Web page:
Web Theoi
DAIMONES PROSEOOUS
 
Greek Name Transliteration Latin Spelling Translation
Προσηωους
Δαιμονες
Prosêôous
Daimones
Proseous
Daemones
Eastern
Daemons

THE DAIMONES PROSEOOUS were six sea Daimones (Spirits) which haunted the dark sea-caverns of the island of Rhodes. They once dwelt upon the earth but as punishment for driving Aphrodite away from the island they were driven mad and committed horrendous crimes including the rape of their own mother. Poseidon was disgusted with his sons and confined them in the island's sea-caverns.

The Eastern Daimones resemble the Telkhines of Keos.

PARENTS
[1] POSEIDON & HALIA (Diodorus Siculus 5.55.4)
[2] ZEUS & HIMALIA (Diodorus Siculus 5.55.4)

Diodorus Siculus, Library of History 5. 55. 4 (trans. Oldfather) (Greek historian C1st B.C.) :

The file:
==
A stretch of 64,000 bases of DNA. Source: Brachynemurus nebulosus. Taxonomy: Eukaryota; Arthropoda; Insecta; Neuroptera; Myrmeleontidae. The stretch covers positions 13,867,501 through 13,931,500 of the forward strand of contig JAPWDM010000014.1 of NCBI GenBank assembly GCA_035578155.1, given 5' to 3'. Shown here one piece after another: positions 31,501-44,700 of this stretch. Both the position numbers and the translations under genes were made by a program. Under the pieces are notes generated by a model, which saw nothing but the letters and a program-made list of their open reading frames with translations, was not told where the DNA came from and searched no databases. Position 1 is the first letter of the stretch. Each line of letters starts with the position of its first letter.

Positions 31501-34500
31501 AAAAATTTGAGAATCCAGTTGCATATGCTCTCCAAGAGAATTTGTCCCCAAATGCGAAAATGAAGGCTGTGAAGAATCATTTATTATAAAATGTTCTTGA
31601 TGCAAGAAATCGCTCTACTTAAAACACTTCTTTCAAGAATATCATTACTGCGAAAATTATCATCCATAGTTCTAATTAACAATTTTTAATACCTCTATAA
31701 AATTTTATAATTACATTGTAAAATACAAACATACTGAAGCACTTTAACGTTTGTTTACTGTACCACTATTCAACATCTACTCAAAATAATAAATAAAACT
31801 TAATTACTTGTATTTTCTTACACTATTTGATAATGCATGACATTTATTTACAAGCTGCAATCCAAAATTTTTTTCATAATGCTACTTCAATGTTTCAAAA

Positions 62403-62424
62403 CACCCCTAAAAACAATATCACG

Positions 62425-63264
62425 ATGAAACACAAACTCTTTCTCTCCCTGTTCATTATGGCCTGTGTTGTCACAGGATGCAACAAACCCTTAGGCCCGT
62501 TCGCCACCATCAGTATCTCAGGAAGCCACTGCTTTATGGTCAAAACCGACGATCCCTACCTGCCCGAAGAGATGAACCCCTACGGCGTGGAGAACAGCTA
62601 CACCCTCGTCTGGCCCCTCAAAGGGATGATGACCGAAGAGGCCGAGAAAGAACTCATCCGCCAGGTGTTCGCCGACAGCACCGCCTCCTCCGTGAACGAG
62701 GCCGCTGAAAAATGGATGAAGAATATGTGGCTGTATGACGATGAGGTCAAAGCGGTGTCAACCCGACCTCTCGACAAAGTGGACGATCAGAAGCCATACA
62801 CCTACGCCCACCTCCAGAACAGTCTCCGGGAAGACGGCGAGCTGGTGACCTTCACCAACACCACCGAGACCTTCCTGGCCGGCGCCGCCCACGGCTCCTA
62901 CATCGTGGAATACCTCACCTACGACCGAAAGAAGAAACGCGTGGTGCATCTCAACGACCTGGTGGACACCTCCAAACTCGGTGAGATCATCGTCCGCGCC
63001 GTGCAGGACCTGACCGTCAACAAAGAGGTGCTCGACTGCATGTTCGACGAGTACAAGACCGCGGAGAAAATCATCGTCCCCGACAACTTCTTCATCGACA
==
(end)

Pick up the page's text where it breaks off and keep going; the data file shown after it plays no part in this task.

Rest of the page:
"Poseidon, the myth continues, when he had grown to manhood, became enamoured of Halia, the sister of the Telkhines (Telchines), and lying with her he begat six male children and one daughter, called Rhodos, after whom the island [of Rhodes] was named . . . And while these were still young men, Aphrodite, they say, as she was journeying [after her birth in the sea] from Kytherea (Cytherea) to Kypros (Cyprus) and dropped anchor near Rhodes, was prevented from stopping there by the sons of Poseidon, who were arrogant and insolent men; whereupon the goddess, in her wrath, brought a madness upon them, and they lay with their mother [Halia] against her will and committed many acts of violence upon the natives. But when Poseidon learned of what had happened he buried his sons beneath the earth, because of their shameful deed, and men called them the Eastern Demons (proseoous daimones); and Halia cast herself into the sea."

Diodorus Siculus, Library of History 5. 55. 5 :
"And at this period in the eastern part of the island [of Rhodes before the great Deluge] there sprung up the Gigantes (Giants) [the Daimones Proseoous], as they were called; and at the time when Zeus is said to have subdued the Titanes (Tians), he became enamoured of one of the Nymphai (Nymphs) [of the island], Himalia by name."


Sources:

  • Diodorus Siculus, The Library of History - Greek History C1st B.C.